Background: The loss of global functional independence, along with bladder, bowel, and sexual dysfunctions, may contribute to psychological distress and life dissatisfaction after spinal cord injury (SCI). Aim: To explore the relationship of erectile function and androgenic status with life satisfaction, independently from confounders recognizable in spinal cord–injured men. Methods: 100 consecutive men (49 ± 17 years) admitted to a rehabilitation program because of chronic SCI (≥1 year) underwent clinical/biochemical evaluations, including the assessment of life and sexual satisfaction using the Life-Satisfaction Questionnaire-9 (LiSat-9), erectile function using the International Index of Erectile Function-5 (IIEF-5), global and bowel-bladder functional independence using the Spinal Cord Independence Measure (SCIM) and measurement of total testosterone (TT) levels. The free testosterone level was calculated using the Vermeulen formula. Outcomes: The outcomes include the relationship between sexual health and life satisfaction in men with SCI. Results: A LiSat-9 score <4, suggestive for life dissatisfaction, was exhibited by 49% of men. When compared with the life-satisfied group, a significantly higher percentage of them had sexual dissatisfaction and erectile dysfunction (ED); they also exhibited significantly lower levels of TT and calculated free testosterone (cFT) and a more severe impairment of bowel-bladder function. The life satisfaction degree correlated with sexual satisfaction degree, IIEF-5 score, TT, cFT, and bowel-bladder function degree. At the logistic regression model, including sexual LiSat-9 subscore and bowel-bladder SCIM subscore, only the former exhibited a significant negative association with life dissatisfaction. In a further logistic regression model, including the putative key determinants of sexual satisfaction, erectile function, and cFT levels, a higher odd of life dissatisfaction was independently associated both with a lower IIEF-5 score (OR: 0.93; 95% CI: 0.88, 0.98) and lower cFT levels (OR: 0.98; 95% CI: 0.98, 0.99). Clinical Implications: In men with chronic SCI, assessment of erectile function and testosterone levels can help to predict life satisfaction. Strengths & Limitations: This is the first demonstration of the independent association of androgen deficiency and ED with life satisfaction in men with SCI. Prospective studies are warranted to clarify the cause-effect relationships. Conclusions: In men with SCI, ED and low testosterone levels exhibit a significant independent association with life dissatisfaction; longitudinal intervention studies could explore possible effects of their treatment in improving sexual and life satisfaction in this population. D'Andrea S, Minaldi E, Castellini C, et al. Independent Association of Erectile Dysfunction and Low Testosterone Levels With Life Dissatisfaction in Men With Chronic Spinal Cord Injury. J Sex Med 2020;XX:XXX–XXX.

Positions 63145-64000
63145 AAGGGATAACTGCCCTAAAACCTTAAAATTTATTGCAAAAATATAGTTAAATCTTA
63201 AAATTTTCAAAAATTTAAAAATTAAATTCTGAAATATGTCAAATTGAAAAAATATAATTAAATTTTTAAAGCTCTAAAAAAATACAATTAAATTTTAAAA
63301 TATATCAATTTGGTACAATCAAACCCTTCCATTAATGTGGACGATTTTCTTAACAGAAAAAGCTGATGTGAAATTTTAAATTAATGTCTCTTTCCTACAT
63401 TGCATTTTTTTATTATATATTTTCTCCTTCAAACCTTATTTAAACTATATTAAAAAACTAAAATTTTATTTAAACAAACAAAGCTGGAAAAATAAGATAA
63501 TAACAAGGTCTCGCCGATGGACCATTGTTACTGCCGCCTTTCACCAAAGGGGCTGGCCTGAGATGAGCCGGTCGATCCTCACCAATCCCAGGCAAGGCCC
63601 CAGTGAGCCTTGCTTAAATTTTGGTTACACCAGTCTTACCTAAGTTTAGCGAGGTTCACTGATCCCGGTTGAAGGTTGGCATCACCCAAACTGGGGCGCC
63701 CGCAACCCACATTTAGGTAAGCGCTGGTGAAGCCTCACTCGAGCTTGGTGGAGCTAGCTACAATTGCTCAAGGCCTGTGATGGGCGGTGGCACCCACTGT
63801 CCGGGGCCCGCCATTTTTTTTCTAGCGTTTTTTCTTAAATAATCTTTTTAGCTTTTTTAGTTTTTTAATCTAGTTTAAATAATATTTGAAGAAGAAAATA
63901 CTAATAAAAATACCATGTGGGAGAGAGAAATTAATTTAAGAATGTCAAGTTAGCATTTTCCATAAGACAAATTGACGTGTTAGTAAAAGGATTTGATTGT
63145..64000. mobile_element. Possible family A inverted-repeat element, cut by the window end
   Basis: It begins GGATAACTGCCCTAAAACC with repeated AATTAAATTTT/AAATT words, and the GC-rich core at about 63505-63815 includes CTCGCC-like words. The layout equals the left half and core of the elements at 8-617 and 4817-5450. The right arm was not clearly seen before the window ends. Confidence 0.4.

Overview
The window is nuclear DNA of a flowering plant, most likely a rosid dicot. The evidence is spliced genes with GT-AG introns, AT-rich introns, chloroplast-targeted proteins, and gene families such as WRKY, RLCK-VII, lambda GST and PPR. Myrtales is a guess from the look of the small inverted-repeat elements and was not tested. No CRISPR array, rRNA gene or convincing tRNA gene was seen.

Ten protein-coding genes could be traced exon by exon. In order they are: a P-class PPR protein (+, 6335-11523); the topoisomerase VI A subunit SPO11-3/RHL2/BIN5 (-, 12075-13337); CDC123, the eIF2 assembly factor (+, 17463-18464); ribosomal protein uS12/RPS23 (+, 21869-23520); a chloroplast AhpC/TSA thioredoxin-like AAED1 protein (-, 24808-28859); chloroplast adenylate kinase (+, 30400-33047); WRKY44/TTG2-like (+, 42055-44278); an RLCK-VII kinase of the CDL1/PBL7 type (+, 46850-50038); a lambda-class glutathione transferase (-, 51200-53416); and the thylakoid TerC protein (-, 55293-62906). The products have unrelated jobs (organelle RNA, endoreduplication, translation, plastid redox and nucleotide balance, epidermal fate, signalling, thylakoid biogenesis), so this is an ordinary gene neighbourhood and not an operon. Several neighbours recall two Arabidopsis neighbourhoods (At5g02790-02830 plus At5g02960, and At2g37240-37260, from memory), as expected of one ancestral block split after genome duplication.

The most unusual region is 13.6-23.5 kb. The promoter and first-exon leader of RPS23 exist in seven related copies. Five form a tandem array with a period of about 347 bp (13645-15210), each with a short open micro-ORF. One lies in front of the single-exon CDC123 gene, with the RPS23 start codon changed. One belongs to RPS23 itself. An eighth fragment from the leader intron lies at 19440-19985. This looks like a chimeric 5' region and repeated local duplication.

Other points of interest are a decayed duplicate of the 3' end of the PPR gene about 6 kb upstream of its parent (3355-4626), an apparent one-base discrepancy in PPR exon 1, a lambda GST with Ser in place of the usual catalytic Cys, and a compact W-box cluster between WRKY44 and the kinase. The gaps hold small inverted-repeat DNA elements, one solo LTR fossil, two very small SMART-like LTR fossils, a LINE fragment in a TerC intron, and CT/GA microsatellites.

Independent Association of Erectile Dysfunction and Low Testosterone Levels With Life Dissatisfaction in Men With Chronic Spinal Cord Injury